Thursday, June 5, 2008

Drifting Classroom: In which we learn the origin behind all the screaming

Manga Blitz part 3 (which will be the last one for at least a few days; I got sidetracked in my reading when this week's comics showed up):

The Drifting Classroom, volume 8
By Kazuo Umezu



By this point in Kazuo Umezu's super-crazy series about kids stranded in a post-apocalyptic wasteland, everybody might be suffering from fatigue, including the characters, the readers, and even Umezu himself. At least, that would explain why this is possibly the weakest volume so far (which is not to say that it's actually bad or anything). Or maybe my thought processes have been warped enough by the insanity that I require an escalation each time around and feel some withdrawal when Umezu doesn't deliver it.

But even though the level of craziness is slightly below expectations, there's still plenty of insanity to be had. As we saw last volume, the only surviving adult, the evil Sekiya, had taken over the school, and he immediately sets to accusing Sho of somehow causing the whole catastrophe, getting some students to accuse him:



That doesn't really make any sense, but what does on this series? Maybe Umezu is going to retcon in some tragedy, giving Sho the guilt of causing everyone's troubles and the motivation to lead them to survive as best he can. Or maybe it's a throwaway detail that doesn't mean anything.

Anyway, Sho and his pals end up being confined to a deep hole in the ground and told to dig a well, but they end up finding a tunnel that leads to a subway system, where they find a working train car (!) and stumble across a society of monsters that seem to have mutated from humans (it's likely, since the kids who ate the mushrooms last volume are starting to look like them). They end up witnessing a film strip that the monsters show (using an old school projector, powered by who knows what) that gives a possible explanation for the end of the world. It's a full-on environmental fable, with the polluting humans causing climate change that turns the entire planet into a desert:



There are some interesting bits about humanity's rejection of nature in favor of facsimiles thereof as they isolated themselves itself in cities. It was probably a pretty resonant point in 1960s Japan, as the population became increasingly dense and concentrated in big cities like Tokyo. It makes for a good explanation of the apocalyptic environment, but I like the ambiguity that comes when the monsters (who speak Japanese, but only as a formality, since they communicate telepathically) state that they don't know if the film is a documentation of reality or a work of fiction.

The whole thing is kind of a decrease in energy, but luckily things get exciting again when the kids have to escape from the mutants:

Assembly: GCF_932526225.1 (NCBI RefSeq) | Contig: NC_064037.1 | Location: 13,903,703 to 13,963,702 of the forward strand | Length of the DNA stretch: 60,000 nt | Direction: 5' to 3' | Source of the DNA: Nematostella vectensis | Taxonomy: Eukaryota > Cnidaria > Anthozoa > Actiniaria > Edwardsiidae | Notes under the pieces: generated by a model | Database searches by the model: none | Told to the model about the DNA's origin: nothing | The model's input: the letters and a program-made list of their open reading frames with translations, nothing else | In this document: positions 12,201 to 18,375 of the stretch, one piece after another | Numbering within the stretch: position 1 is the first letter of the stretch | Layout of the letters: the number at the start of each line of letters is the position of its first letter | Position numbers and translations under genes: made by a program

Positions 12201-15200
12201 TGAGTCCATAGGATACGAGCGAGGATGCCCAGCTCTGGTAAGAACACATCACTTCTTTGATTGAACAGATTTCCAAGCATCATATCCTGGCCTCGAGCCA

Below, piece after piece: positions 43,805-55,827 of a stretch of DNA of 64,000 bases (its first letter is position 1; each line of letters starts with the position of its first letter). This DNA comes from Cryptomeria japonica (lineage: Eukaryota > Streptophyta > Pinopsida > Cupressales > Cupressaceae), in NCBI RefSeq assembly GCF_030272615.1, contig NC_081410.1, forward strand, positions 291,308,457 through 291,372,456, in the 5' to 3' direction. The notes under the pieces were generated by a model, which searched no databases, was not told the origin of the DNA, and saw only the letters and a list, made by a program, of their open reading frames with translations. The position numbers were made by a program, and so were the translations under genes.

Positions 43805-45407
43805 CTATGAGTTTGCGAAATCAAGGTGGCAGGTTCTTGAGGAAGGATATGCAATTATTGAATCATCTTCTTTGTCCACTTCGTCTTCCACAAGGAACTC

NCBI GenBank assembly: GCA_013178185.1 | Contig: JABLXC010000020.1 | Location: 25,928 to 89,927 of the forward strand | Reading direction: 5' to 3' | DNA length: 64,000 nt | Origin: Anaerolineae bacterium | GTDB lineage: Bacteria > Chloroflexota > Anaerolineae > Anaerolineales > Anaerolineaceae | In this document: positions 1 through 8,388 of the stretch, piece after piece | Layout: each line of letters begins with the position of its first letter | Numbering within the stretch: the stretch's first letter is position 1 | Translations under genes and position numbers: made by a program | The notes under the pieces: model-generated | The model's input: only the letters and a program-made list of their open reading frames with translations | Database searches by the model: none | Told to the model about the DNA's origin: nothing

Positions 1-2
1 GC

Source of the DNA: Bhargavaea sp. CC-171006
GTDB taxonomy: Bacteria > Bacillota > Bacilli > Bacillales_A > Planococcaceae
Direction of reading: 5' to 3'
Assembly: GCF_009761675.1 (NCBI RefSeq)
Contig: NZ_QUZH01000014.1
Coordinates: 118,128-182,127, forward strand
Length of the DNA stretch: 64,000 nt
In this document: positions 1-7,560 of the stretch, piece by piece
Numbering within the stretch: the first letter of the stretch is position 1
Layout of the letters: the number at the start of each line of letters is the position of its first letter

In another resonant bit, the half-mutated students come to their aid, showing that they haven't completely lost their humanity. It's a nicely emotional scene, as these children who seemed lost manage to dredge up some feeling for their fellow students and choose the right path, instead of embracing the dark side of conformity. Who knows if we'll ever see them again, or if they're destined to disappear, half mutated and torn to pieces in a barren future.

As Sho and his gang escape, they end up discovering some more crazy shit, including a pile of mummified bodies and what might be the last surviving human, along with a pool of water that seems like a blessing, until it turns into a vent for a volcanic eruption. The kids have to escape from underground before they're trapped, leading to awesome scenes like this:



Or pseudo-scientific (or childlike, to be more apt) explanations of the happenings:



Or even this bit, in which one of them gets blown out of a tunnel by a sonic shock wave:



Damn, I love that kind of thing. While this volume seems a bit less intense, Umezu can still surprise with some crazy shit. I also love the "rumble" effect he uses on the characters, as if they're vibrating so fast we can't see them clearly. He does some other cool artistic stuff, like the rippling pools of light created by Sho's flashlight:



So while it's not my favorite volume of the series, it's still pretty damn good. I'm especially intrigued by the way the conflict between Sho and his friend Otomo is coming to a head, with the two of them ready to kill each other. That's a fight to the death to look forward to in the next volume, along with whatever other batshit nuttiness Umezu can deliver. I can't wait to find out what he's got in store.